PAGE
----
Macroeconomics institutions instability and the financial system pdf
Macroeconomics: institutions, instability, and the financial system | [email protected]See also the textbook's online resource centre: www. A representative from OUP will be available at the beginning of the second lecture to explain how you can make the most of this resource and answer questions. Please log in to set a read status. Setting a reading intention helps you organise your reading. You can filter on reading intentions from the list , as well as view them within your profile.
Macroeconomics- Everything You Need to Know
Macroeconomics: Institutions, Instability, and the Financial System
The authors embark on a much more ambitious venture. They show how the financial cycle and macroeconomics are inextricably linked, with the risk-taking channel as the linchpin. Their exposition is refreshingly original and yet lucid and accessible. This book will appeal to serious students of economics and to all inquiring minds who have wondered about the role of the financial cycle in macroeconomics. The authors weave together the old mainstream, three-equation, model with the newer account of potential financial disturbances in a lucid and efficient manner.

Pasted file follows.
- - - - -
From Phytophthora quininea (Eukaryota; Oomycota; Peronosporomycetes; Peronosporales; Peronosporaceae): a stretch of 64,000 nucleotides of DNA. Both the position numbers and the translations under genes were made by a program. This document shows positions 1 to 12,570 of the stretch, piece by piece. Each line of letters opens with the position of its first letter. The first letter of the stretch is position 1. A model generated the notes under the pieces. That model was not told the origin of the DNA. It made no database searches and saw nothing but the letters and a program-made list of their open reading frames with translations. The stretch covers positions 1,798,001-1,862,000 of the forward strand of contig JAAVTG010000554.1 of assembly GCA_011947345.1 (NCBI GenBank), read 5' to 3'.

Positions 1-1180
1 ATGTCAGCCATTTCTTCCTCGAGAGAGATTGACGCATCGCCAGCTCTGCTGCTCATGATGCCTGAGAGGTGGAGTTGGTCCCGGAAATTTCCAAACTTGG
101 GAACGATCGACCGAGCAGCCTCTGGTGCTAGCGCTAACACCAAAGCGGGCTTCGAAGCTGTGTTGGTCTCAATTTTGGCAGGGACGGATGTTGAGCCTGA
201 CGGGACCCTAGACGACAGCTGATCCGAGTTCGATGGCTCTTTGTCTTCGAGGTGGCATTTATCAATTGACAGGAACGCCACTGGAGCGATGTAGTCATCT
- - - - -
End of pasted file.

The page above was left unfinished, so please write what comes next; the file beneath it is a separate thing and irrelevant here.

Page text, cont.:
As a result, the authors comprehensively address the limitations of the mainstream macroeconomic model exposed by the financial crisis and the Eurozone crisis. The book guides the reader through the three principal steps required to integrate the financial system within the macroeconomic model. Firstly, the authors examine how the margin of the lending rate over the policy rate is set in the commercial banking sector, how money is created in a modern banking system and how the central bank can take account of the working of the banking system in order to achieve its desired policy outcome. Secondly, the authors explore the characteristics of the financial system that result in vulnerability to a financial crisis, with implications for fiscal balance. The economy depends on the continuity of core banking services and governments cannot afford to let them fail. This means that important banks do not bear the full cost of their lending decisions.